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Senior Noncommissioned Officer of Year Credits Team, Spouse for Achievement

Image of Senior Noncommissioned Officer of Year Credits Team, Spouse for Achievement. Defense Health Agency’s 2022 Senior Noncommissioned Officer of the Year U.S. Air Force Master Sgt. Douglas Rozelle (center) stands with his team from Wright Patterson Air Force Base in Ohio following their completion of the Medic Rodeo, a grueling four-day event challenging Air Force Medical Services personnel’s physical stamina and combat medical knowledge in 2019 at Cannon Air Force Base in New Mexico. Rozelle was a technical sergeant during the competition. (Courtesy Photo)

U.S. Air Force Master Sgt. Douglas Rozelle has been “aiming high” since 1983 when his parents, Dana and Larry, now retired U.S. Air Force master sergeants, welcomed him into the world at Holloman Air Force Base in New Mexico. Later, his career took a different path because of his manager at a local pharmacy.

Rozelle was going to college, majoring in pharmacy, and working as a pharmacy technician when his manager wouldn’t give him the hours he needed.

“I actually joined the Air Force as a bluff,” said Rozelle, who was recently selected as the Defense Health Agency’s Senior Noncommissioned Officer of the Year. “I wasn’t getting the schedule that I needed for school. I said I would join the military if they didn’t give me better hours. Here I am 17 years later.”

Rozelle, a paramedic, knew that he would eventually join the U.S. Air Force. Growing up the son of two noncommissioned officers had a strong impact on his sense of duty and love of country.

“I always knew that I would join the Air Force. I grew up around it, and it was always my goal,” said Rozelle, senior enlisted advisor at Defense Medical Readiness Training Institute, a division of DHA’s Education and Training Directorate at Fort Sam Houston, Texas. “I have always had a strong calling for the duty and patriotism that comes with the uniform.”

Rozelle advises U.S. Navy Capt. Kimberly Broom, DMRTI’s director who manages staffing, readiness, morale, career progression, and good order and discipline for all members assigned to the organization. He is also responsible for five departments that provide combat trauma, emergency management, humanitarian assistance, and joint medical operations training to more than 200,000 Department of Defense, international, and interagency medical partners.

Broom said that Rozelle is an exceptional leader who works tirelessly to ensure organizational success by ensuring the sailors, soldiers, and airmen have the skills and resources to succeed.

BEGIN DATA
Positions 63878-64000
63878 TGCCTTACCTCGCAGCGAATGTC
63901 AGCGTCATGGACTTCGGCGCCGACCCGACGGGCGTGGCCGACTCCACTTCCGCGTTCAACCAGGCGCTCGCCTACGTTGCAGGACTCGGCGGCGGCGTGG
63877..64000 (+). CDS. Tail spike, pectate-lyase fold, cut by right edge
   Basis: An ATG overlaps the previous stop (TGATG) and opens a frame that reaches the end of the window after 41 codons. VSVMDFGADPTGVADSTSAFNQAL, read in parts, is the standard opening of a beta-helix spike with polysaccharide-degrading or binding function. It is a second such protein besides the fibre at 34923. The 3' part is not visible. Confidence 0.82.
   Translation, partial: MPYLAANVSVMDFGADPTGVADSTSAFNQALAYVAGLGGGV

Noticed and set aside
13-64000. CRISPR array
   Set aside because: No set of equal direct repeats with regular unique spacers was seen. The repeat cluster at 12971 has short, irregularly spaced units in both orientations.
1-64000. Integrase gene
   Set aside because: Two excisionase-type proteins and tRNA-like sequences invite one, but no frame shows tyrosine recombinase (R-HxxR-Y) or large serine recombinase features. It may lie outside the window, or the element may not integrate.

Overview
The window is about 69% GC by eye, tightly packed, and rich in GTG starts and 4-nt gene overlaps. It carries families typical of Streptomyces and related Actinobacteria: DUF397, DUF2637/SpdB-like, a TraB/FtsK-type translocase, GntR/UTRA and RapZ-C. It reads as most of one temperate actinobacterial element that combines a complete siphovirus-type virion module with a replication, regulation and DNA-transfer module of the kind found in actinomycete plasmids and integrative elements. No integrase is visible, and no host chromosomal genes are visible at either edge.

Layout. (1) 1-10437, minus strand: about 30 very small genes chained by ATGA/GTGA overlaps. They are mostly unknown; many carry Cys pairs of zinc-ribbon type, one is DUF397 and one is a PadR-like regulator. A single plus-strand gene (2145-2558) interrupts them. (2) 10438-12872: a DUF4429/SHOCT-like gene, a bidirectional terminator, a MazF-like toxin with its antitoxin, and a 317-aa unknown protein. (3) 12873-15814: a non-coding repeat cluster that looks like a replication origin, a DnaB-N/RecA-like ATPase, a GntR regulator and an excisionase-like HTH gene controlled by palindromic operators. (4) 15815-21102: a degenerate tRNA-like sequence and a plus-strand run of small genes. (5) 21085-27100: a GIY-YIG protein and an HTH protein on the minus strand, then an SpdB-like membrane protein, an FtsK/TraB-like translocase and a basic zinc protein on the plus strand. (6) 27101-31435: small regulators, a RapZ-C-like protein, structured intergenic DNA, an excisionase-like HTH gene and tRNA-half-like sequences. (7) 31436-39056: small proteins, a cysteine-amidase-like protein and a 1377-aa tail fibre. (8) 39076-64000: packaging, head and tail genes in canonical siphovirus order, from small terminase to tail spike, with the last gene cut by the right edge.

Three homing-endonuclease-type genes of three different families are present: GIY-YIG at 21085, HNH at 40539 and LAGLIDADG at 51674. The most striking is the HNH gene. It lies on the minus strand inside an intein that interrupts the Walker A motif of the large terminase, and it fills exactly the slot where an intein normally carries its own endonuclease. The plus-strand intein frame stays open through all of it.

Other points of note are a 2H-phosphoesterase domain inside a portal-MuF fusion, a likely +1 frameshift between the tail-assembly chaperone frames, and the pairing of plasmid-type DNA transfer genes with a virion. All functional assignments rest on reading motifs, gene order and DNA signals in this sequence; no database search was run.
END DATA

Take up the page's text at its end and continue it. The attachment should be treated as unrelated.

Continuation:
“He is also the first to roll up his sleeves and directly support our more challenging missions,” she said. “Master Sgt. Rozelle recently flew to Jordan to support U.S Naval Forces Central Command in executing the largest maritime exercise in NAVCENT history.”

Rozelle and his DMRTI team developed a trauma-based scenario for medical professionals centered around Advanced Trauma Life Support using the Combat Casualty Care Course model. He was also selected to attend the exercise and facilitate execution of the scenario, which included 24 physicians from nine partner nations—to include the first collaboration between Israel and Arab nations.

What does Rozelle do when he’s not flying halfway across the world supporting military exercises? It is something almost as challenging—taking care of a family—with Steven (16), Jonathan (12), Catherine (7) and five-year-old twins, Addilyn and Gracelyn with his wife, U.S. Air Force Tech. Sgt. Aubrey Frey.

“Being a blended, dual-military couple can be hard sometimes as we try to find that balance in work and life,” said Rozelle, who met Aubrey eight years ago. “When it comes to such a large family, it can be tricky. However, being dual military can make it even more challenging to manage.”

Rozelle said understanding leadership over the years and a solid support structure to giving him and Aubrey the ability to contain the chaos. Currently, she is on an eight-month deployment with only two months remaining.

“It isn’t easy being in a dual-military family,” said Rozelle who finds the time to volunteer at soup kitchens, homeless shelters, and food banks in the community. “What helps is that we speak military, so we understand that things come up last minute or the needs of the military sometimes have to take priority over personal decisions, and we know that.”

Rozelle credits Aubrey for his professional success and personal satisfaction. He said when that he first met her eight years ago that he was lost, disgruntled with life and work, and that he was fine with going to work, doing his job, and going home.

“She continually pushes me to be a better airman, leader, follower, mentor, dad, and friend daily,” he said. “Without her, I may still be a lost staff sergeant looking for my place in the world. Aubrey’s support has been nothing short of amazing.”

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Last Updated: October 24, 2023
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